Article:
Diagnostic value of peritumoral minimum apparent diffusion coefficient for differentiation of glioblastoma multiforme from solitary metastatic lesions

Eun Ja Lee, Karel TerBrugge, David Mikulis, Dae Seob Choi, Jong Myon Bae, Seon Kyu Lee, Soon Young Moon

Research output: Contribution to journalArticle

73 Citations (Scopus)

Abstract

OBJECTIVE. In glioblastoma multiforme, the peritumoral region may be infiltrated with malignant cells in addition to vasogenic edema, whereas in a metastatic deposit, the peritumoral areas comprise predominantly vasogenic edema. The purpose of this study was to determine whether the minimum apparent diffusion coefficient (ADC) can be used to differentiate glioblastoma from solitary metastasis on the basis of cellularity levels in the enhancing tumor and in the peritumoral region. MATERIALS AND METHODS. Seventy-three patients underwent conventional MRI and diffusion-weighted imaging (DWI) before undergoing treatment. The minimum ADC was measured in the enhancing tumor, peritumoral region, and contralateral normal white matter. To determine whether there was a statistical difference between metastasis and glioblastoma, we analyzed patient age and sex, minimum ADC value, and ADC ratio of the two groups. A receiver operating characteristic (ROC) curve analysis was used to determine the cutoff value of the minimum ADC that had the best combination of sensitivity and specificity for distinguishing between glioblastoma and metastasis. RESULTS. The mean minimum ADC values and mean ADC ratios in the peritumoral regions of glioblastomas were significantly higher than those in metastases. However, the mean minimum ADC values and mean ADC ratios in enhancing tumors showed no statistically significant difference between the two groups. According to ROC curve analysis, a cut-off value of 1.302×10 -3 mm2/s for the minimum peritumoral ADC value generated the best combination of sensitivity (82.9%) and specificity (78.9%) for distinguishing between glioblastoma and metastasis. CONCLUSION. Although the characteristics of solitary metastasis and glioblastoma multiforme may be similar on conventional MRI, DWI can offer diagnostic information to distinguish between the tumors.

Original languageEnglish (US)
Pages (from-to)71-76
Number of pages6
JournalAmerican Journal of Roentgenology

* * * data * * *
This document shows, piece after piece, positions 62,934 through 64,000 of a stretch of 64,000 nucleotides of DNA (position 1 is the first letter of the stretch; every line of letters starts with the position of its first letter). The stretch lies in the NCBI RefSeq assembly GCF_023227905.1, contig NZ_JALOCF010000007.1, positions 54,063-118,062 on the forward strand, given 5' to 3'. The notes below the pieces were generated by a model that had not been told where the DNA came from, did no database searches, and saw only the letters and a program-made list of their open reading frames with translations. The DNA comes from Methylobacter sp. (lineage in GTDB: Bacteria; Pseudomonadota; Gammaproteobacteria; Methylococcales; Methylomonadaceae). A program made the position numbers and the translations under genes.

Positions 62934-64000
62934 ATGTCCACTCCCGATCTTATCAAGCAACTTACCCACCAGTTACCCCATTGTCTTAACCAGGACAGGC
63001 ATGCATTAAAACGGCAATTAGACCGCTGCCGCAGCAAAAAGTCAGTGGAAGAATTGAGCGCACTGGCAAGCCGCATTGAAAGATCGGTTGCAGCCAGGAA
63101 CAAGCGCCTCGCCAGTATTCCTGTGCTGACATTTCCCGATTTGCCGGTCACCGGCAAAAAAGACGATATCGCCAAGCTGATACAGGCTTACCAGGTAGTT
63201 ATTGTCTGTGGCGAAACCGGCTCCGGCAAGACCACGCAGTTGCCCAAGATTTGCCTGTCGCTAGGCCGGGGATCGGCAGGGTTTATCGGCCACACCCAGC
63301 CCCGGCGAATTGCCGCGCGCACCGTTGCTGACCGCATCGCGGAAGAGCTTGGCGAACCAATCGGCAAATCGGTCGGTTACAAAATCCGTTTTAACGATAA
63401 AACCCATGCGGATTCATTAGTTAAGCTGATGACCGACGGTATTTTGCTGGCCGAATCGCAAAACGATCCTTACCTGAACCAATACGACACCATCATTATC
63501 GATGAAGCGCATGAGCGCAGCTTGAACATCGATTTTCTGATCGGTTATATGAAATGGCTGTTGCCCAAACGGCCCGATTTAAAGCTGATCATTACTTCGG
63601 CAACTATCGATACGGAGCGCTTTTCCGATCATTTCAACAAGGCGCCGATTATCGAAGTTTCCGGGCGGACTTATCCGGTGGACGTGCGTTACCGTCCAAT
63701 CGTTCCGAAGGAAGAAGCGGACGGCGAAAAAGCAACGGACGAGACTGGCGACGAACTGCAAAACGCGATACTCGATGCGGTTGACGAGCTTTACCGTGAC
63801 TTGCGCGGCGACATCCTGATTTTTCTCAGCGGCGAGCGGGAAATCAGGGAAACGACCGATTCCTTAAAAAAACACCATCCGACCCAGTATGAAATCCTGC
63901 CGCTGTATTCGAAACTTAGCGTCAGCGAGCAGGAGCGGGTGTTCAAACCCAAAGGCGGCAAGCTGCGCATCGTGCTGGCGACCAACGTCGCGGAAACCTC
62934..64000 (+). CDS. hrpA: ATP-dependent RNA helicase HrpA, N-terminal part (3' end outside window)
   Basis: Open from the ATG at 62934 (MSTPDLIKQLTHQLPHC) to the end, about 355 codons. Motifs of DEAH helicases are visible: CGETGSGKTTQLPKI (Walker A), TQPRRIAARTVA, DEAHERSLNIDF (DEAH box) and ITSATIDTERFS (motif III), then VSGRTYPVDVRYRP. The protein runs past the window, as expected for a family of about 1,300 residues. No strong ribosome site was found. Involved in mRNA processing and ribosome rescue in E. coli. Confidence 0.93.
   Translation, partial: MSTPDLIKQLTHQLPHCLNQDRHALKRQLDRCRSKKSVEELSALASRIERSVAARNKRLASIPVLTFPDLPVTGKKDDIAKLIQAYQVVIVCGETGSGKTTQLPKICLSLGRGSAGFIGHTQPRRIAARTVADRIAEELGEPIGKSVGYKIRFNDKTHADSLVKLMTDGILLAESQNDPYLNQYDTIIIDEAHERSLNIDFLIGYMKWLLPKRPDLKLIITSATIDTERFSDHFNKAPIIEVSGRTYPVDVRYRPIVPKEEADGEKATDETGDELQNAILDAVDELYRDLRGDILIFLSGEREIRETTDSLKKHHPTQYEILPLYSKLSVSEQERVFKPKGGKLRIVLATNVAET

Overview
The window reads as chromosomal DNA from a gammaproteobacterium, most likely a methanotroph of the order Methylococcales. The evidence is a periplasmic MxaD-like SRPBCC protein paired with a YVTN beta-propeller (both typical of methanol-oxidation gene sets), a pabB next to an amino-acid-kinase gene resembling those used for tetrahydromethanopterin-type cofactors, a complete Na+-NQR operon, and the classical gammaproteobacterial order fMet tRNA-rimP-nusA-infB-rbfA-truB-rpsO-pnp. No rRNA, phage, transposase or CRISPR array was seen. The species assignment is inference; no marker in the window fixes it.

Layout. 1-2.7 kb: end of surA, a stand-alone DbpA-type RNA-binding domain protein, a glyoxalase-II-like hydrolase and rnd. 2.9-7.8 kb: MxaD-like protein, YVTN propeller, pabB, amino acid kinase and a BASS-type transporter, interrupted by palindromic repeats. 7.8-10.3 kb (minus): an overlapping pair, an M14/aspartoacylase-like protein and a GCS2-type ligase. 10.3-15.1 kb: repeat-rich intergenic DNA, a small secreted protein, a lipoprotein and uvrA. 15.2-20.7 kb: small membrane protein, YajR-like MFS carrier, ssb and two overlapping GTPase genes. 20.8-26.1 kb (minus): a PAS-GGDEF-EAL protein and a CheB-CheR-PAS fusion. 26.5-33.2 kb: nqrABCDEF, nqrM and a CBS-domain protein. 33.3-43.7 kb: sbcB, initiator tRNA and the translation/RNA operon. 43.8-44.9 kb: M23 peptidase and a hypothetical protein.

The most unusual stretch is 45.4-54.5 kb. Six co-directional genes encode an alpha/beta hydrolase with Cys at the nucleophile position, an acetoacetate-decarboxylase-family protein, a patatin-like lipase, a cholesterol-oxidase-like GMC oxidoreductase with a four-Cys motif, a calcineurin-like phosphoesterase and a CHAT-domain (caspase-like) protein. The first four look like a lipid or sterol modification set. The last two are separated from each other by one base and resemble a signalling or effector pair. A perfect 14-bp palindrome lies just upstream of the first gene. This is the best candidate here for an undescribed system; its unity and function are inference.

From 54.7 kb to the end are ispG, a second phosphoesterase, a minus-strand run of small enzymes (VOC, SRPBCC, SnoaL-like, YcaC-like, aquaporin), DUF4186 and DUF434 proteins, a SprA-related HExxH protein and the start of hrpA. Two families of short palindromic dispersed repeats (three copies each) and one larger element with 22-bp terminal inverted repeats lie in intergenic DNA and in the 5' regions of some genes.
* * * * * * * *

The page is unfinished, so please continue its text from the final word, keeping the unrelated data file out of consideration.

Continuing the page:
Volume196
Issue number1
DOIs
StatePublished - Jan 1 2011
Externally publishedYes

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Glioblastoma
Neoplasm Metastasis
Diffusion Magnetic Resonance Imaging
ROC Curve
Edema
Neoplasms
Sensitivity and Specificity

Keywords

  • Brain imaging
  • Brain metastases
  • Diffusion-weighted imaging
  • Glioblastoma multiforme
  • MRI

ASJC Scopus subject areas

  • Radiology Nuclear Medicine and imaging

Cite this

Diagnostic value of peritumoral minimum apparent diffusion coefficient for differentiation of glioblastoma multiforme from solitary metastatic lesions. / Lee, Eun Ja; TerBrugge, Karel; Mikulis, David; Choi, Dae Seob; Bae, Jong Myon; Lee, Seon Kyu; Moon, Soon Young.

In: American Journal of Roentgenology, Vol. 196, No. 1, 01.01.2011, p. 71-76.

Research output: Contribution to journalArticle

Lee, Eun Ja ; TerBrugge, Karel ; Mikulis, David ; Choi, Dae Seob ; Bae, Jong Myon ; Lee, Seon Kyu ; Moon, Soon Young. / Diagnostic value of peritumoral minimum apparent diffusion coefficient for differentiation of glioblastoma multiforme from solitary metastatic lesions. In: American Journal of Roentgenology. 2011 ; Vol. 196, No. 1. pp. 71-76.
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abstract = "OBJECTIVE. In glioblastoma multiforme, the peritumoral region may be infiltrated with malignant cells in addition to vasogenic edema, whereas in a metastatic deposit, the peritumoral areas comprise predominantly vasogenic edema. The purpose of this study was to determine whether the minimum apparent diffusion coefficient (ADC) can be used to differentiate glioblastoma from solitary metastasis on the basis of cellularity levels in the enhancing tumor and in the peritumoral region. MATERIALS AND METHODS. Seventy-three patients underwent conventional MRI and diffusion-weighted imaging (DWI) before undergoing treatment. The minimum ADC was measured in the enhancing tumor, peritumoral region, and contralateral normal white matter. To determine whether there was a statistical difference between metastasis and glioblastoma, we analyzed patient age and sex, minimum ADC value, and ADC ratio of the two groups. A receiver operating characteristic (ROC) curve analysis was used to determine the cutoff value of the minimum ADC that had the best combination of sensitivity and specificity for distinguishing between glioblastoma and metastasis. RESULTS. The mean minimum ADC values and mean ADC ratios in the peritumoral regions of glioblastomas were significantly higher than those in metastases. However, the mean minimum ADC values and mean ADC ratios in enhancing tumors showed no statistically significant difference between the two groups. According to ROC curve analysis, a cut-off value of 1.302×10 -3 mm2/s for the minimum peritumoral ADC value generated the best combination of sensitivity (82.9{\%}) and specificity (78.9{\%}) for distinguishing between glioblastoma and metastasis. CONCLUSION. Although the characteristics of solitary metastasis and glioblastoma multiforme may be similar on conventional MRI, DWI can offer diagnostic information to distinguish between the tumors.",